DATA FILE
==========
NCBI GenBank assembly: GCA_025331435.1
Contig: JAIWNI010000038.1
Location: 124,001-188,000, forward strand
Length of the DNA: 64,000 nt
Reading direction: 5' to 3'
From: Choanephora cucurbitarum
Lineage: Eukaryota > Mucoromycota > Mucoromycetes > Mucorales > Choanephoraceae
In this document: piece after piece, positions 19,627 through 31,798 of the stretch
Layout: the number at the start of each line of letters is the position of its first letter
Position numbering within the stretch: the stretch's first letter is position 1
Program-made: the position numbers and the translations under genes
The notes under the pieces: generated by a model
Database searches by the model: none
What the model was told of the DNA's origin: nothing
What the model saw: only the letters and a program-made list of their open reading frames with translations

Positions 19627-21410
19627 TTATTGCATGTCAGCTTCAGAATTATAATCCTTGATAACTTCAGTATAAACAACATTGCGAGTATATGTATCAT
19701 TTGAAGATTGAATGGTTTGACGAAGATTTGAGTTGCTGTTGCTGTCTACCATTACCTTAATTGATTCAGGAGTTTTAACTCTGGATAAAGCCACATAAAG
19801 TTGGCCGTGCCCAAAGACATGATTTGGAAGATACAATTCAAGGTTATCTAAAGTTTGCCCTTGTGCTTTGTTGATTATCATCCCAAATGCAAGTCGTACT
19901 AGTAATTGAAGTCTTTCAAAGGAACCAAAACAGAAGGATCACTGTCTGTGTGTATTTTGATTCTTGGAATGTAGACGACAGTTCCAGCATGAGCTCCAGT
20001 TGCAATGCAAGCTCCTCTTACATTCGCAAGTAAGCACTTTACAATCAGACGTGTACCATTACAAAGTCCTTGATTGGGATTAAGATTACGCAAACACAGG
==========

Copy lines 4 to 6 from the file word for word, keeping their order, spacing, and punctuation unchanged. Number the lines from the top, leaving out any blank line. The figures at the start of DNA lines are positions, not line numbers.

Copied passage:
Length of the DNA: 64,000 nt
Reading direction: 5' to 3'
From: Choanephora cucurbitarum